GSA Annual Meeting in Seattle, Washington, USA - 2017

Paper No. 143-9
Presentation Time: 4:00 PM


ZOET, Lucas, Department of Geoscience, University of Wisconsin-Madison, Lewis G. Weeks Hall for Geological Sciences, 1215 West Dayton Street, Madison, WI 53706, MUTO, Atsuhiro, Department of Earth and Environmental Science, Temple University, 326 Beury Hall, 1901 N. 13th Street, Philadelphia, PA 19122 and RAWLING III, J. Elmo, Department of Environmental Sciences, Wisconsin Geological and Natural History Survey, 3817 Mineral Point Road, Madison, WI 53705,

Tunnel channels were common subglacial drainage features along the southern margin of the Laurentide Ice Sheet. In Wisconsin their locations are marked by a series of sinuous collapse surface depressions that extend ~15 km perpendicular to the margin. Geologic evidence indicates tunnel channels resulted from sudden subglacial lake drainage eroding into subglacial material and that only one or two drainage events occurred for any particular channel. It is difficult to estimate the size of the tunnel channels using their modern surface expression because ice likely filled the subglacial channel and they were subsequently buried by ~100s meters of glacial sediment.

We conducted reflection/refraction seismic profile surveys across three tunnel channels located on the western margin of Green Bay Lobe (GBL), located ~6-7 km east of the former ice margin, to determine their size and depth of incision. Each seismic profile was about 1 km long with 2.5 m common midpoint spacing at nominally 12 folds. Passive seismic data were also collected to better constrain the dimensions of the tunnel channels. Numeric models were used to investigate their effect on subglacial mechanics.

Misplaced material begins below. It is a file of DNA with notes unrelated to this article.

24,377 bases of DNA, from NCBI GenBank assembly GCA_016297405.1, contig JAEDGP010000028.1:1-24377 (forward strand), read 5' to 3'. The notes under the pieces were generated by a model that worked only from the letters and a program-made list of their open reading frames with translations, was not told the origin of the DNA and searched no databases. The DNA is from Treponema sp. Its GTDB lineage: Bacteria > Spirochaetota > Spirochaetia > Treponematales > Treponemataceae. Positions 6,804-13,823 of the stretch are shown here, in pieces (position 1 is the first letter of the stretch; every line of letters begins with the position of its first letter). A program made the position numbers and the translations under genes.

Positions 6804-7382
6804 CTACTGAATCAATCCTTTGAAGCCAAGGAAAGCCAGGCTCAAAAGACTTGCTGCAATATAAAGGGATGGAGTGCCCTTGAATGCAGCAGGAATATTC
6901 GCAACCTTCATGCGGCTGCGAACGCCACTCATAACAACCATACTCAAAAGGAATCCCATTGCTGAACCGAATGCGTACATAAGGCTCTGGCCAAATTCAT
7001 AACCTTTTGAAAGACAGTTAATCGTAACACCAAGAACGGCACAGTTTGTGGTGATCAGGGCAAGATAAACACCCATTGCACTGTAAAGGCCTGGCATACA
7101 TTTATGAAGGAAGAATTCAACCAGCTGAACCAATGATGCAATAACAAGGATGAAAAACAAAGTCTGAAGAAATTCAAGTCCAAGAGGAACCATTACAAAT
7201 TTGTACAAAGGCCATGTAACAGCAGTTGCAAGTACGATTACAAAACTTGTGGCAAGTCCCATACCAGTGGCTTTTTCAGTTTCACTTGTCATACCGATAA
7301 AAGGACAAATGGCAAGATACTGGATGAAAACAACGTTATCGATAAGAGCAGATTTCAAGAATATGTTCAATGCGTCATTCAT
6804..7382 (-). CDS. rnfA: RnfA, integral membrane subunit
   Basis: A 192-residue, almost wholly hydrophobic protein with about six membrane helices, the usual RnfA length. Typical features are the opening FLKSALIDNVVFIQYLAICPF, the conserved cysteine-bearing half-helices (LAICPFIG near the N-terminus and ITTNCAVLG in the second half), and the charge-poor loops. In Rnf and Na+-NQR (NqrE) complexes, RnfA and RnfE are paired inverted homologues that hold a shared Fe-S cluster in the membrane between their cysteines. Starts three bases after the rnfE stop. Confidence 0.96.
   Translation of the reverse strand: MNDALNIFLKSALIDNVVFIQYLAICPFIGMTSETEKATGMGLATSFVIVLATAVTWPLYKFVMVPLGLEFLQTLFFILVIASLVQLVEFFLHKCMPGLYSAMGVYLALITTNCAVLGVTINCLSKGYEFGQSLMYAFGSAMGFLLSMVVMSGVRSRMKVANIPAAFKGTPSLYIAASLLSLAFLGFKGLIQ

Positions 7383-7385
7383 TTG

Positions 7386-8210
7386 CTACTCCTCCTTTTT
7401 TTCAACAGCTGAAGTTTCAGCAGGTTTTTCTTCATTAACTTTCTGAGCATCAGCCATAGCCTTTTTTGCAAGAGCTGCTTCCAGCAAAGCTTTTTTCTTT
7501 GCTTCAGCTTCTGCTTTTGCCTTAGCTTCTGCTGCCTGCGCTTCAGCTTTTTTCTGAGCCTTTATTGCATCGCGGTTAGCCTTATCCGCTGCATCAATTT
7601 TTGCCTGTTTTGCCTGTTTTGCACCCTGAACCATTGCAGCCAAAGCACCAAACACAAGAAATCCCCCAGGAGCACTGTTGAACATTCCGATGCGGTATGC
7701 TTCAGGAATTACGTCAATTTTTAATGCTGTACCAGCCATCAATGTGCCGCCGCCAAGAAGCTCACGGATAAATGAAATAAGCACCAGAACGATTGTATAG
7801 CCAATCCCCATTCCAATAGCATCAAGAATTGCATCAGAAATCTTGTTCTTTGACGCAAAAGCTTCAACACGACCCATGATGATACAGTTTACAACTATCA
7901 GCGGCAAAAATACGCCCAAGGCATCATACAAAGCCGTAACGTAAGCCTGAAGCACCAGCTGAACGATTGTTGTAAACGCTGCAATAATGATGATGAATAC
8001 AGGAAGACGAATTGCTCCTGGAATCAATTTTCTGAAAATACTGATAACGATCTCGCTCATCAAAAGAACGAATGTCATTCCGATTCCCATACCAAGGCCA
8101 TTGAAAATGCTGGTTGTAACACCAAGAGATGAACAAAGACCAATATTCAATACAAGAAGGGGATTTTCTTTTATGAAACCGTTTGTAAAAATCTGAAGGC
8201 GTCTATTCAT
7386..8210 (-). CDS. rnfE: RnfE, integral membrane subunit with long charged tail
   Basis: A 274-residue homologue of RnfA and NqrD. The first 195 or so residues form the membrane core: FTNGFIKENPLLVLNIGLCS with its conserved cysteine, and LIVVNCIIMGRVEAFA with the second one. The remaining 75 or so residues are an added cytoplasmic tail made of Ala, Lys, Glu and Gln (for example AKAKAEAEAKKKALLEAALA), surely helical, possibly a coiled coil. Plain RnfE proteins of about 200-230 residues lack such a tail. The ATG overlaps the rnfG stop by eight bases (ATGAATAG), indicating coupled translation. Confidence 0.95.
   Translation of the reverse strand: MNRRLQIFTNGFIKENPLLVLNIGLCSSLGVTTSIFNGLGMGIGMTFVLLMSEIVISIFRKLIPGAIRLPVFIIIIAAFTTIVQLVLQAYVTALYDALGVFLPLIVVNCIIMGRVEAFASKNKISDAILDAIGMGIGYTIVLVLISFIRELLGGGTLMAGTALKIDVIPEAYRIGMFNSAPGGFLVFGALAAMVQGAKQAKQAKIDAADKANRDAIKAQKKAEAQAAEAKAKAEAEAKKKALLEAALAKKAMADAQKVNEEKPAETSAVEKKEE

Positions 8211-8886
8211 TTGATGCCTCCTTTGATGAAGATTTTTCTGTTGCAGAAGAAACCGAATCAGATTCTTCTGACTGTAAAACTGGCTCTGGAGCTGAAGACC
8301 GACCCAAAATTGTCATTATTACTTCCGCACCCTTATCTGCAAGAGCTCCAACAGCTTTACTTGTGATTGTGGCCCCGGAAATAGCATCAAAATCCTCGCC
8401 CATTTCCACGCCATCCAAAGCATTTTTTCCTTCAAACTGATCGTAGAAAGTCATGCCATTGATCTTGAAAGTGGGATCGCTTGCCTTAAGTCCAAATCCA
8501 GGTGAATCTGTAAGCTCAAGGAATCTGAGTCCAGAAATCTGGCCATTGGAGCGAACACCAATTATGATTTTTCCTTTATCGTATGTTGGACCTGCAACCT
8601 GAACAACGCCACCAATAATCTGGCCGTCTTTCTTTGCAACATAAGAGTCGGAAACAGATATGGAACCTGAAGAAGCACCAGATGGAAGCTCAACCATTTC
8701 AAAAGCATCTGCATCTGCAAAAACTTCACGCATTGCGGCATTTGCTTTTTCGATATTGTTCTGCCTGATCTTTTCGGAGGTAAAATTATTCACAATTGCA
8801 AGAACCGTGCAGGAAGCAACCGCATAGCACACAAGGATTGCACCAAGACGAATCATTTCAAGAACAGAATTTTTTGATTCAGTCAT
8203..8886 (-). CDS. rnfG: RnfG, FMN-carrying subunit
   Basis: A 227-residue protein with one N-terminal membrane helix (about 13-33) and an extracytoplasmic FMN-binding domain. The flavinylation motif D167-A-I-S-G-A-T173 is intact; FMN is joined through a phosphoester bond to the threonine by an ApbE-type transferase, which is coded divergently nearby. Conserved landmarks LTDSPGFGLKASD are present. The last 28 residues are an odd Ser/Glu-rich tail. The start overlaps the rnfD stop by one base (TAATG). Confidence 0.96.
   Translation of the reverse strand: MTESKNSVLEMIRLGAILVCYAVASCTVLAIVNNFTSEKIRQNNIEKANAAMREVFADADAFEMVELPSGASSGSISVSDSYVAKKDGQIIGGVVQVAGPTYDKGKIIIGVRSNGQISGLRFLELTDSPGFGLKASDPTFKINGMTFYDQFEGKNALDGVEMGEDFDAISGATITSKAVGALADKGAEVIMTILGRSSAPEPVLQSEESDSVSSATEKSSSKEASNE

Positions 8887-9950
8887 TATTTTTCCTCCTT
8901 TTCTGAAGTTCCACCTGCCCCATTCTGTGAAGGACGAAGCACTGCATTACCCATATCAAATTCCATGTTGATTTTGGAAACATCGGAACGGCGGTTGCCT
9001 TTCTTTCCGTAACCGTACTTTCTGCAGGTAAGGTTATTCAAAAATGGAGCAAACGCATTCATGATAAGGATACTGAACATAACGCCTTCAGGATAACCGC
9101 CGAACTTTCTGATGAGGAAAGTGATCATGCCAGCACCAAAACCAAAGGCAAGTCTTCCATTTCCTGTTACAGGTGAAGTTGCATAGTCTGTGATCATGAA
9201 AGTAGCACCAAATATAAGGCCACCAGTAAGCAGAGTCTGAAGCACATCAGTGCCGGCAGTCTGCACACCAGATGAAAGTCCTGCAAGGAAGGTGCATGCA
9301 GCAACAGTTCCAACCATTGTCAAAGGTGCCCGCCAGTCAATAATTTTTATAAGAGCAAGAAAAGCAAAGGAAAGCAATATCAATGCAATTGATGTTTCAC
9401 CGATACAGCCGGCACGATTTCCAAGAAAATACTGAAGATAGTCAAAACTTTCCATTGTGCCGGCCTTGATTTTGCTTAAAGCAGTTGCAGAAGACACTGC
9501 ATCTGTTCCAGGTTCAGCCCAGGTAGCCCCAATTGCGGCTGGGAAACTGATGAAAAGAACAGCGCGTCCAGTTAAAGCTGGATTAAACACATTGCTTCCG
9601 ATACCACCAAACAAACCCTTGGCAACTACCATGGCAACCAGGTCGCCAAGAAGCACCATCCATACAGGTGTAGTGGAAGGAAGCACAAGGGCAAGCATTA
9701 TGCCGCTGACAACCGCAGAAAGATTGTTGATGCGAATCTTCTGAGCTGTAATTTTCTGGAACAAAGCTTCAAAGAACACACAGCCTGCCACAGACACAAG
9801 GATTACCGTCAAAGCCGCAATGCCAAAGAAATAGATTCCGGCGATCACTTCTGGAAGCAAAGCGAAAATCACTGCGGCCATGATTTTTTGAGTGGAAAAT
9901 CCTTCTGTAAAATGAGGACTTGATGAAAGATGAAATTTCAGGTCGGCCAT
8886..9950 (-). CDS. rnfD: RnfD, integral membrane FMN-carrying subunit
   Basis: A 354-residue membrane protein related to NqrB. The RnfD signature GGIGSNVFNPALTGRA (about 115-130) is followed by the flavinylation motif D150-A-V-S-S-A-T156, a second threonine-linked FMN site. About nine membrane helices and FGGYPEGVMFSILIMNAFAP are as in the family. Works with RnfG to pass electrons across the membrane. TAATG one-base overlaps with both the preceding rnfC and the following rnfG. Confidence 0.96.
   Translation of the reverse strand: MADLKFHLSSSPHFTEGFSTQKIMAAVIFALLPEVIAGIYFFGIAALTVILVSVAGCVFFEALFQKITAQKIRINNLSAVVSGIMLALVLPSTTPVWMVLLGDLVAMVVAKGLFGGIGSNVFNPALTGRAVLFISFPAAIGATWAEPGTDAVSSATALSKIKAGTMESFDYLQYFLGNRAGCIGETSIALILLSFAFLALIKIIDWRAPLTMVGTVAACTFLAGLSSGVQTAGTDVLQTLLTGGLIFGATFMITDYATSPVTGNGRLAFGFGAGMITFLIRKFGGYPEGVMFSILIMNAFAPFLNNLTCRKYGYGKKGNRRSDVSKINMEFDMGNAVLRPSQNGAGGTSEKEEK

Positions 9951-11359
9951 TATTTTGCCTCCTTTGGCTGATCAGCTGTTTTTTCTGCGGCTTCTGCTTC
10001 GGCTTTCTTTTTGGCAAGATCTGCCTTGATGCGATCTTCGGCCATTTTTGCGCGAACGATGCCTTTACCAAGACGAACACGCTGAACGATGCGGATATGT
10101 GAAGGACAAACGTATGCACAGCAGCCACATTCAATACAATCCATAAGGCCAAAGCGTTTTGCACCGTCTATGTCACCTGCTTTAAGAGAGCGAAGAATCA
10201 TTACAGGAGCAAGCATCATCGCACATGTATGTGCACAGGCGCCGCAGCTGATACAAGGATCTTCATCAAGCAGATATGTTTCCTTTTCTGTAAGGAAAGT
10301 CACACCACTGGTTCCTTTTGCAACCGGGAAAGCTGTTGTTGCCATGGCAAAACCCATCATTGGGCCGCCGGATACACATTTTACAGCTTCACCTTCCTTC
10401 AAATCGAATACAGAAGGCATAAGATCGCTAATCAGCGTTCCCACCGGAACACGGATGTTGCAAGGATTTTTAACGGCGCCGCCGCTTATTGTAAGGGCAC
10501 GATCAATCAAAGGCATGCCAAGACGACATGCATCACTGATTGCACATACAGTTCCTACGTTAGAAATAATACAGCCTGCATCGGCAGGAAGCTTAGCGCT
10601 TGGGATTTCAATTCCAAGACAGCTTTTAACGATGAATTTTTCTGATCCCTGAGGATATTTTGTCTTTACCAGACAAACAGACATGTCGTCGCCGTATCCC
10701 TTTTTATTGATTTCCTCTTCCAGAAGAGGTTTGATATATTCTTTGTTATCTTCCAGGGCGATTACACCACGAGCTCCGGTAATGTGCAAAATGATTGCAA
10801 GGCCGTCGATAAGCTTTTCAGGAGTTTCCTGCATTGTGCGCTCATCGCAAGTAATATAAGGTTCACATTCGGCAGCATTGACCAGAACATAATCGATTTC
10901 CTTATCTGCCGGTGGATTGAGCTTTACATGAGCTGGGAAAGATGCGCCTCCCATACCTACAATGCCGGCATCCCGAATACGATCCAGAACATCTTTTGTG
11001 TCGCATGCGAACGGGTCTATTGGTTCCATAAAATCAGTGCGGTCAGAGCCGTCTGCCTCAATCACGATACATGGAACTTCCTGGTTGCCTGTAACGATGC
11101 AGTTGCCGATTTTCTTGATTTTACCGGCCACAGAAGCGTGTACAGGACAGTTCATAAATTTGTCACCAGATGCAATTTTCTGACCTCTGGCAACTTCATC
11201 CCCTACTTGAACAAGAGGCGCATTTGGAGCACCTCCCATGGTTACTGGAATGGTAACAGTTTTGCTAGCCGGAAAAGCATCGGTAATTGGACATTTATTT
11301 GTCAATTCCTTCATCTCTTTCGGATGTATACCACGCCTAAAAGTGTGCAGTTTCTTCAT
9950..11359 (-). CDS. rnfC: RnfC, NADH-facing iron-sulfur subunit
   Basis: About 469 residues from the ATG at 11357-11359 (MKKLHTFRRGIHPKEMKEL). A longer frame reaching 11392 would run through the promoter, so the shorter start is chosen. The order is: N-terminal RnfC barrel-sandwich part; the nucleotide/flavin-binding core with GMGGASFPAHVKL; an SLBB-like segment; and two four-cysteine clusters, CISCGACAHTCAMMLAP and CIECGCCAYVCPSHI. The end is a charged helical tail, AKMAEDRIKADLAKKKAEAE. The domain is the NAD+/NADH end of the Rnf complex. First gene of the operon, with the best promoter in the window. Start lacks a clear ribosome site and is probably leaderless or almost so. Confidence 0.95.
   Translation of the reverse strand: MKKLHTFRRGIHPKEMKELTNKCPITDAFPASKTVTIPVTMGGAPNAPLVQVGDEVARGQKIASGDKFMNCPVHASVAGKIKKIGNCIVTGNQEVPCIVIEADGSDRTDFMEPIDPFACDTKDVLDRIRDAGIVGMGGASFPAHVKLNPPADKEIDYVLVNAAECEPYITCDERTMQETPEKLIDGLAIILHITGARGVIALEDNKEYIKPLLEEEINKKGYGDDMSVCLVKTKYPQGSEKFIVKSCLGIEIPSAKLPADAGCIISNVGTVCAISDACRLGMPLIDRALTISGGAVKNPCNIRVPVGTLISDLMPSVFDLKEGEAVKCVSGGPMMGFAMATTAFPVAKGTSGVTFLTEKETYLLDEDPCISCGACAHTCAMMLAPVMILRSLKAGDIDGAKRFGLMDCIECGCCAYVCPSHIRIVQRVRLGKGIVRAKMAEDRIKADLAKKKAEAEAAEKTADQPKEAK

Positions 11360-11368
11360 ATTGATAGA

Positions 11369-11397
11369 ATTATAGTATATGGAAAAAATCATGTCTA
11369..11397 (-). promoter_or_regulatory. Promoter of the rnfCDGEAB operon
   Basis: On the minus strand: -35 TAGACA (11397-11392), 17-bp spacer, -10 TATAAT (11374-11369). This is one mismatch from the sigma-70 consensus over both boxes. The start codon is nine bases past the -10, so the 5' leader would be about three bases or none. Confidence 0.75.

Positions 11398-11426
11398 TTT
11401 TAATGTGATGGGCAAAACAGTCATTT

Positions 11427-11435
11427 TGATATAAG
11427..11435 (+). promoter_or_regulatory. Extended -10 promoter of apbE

Preliminary results indicate the studied Wisconsin tunnel channels incised approximately 60 m into subglacial material and were approximately 300 m wide. The average channel relief is six times greater than the corresponding surface relief. Estimated erosion rates from a Meyer-Peter and Müller sediment transport model suggest that a 2-m bank full channel flowing at 2.6 m/s (estimated from geologic data) could erode the GBL channels in 30 days. Diffusion modeling indicates the channel would have reduced the pore water pressure over a region ~7 times the width of the tunnel channel by an average ~410 kPa for an area of ~30 km2 along the length of the tunnel channel. The corresponding effective pressure increase in the surrounding till would have provided a mean additional shear strength of 250 kPa over the affected area. The additional shear strength would have reduced till deformation in the vicinity of the tunnel channel and could have led to a restabilization of the region. The formation and rapid drainage of large subglacial lakes at the base of the Laurentide could be an analog for the modern-day subglacial lakes drainage observed beneath the West Antarctic Ice Sheet.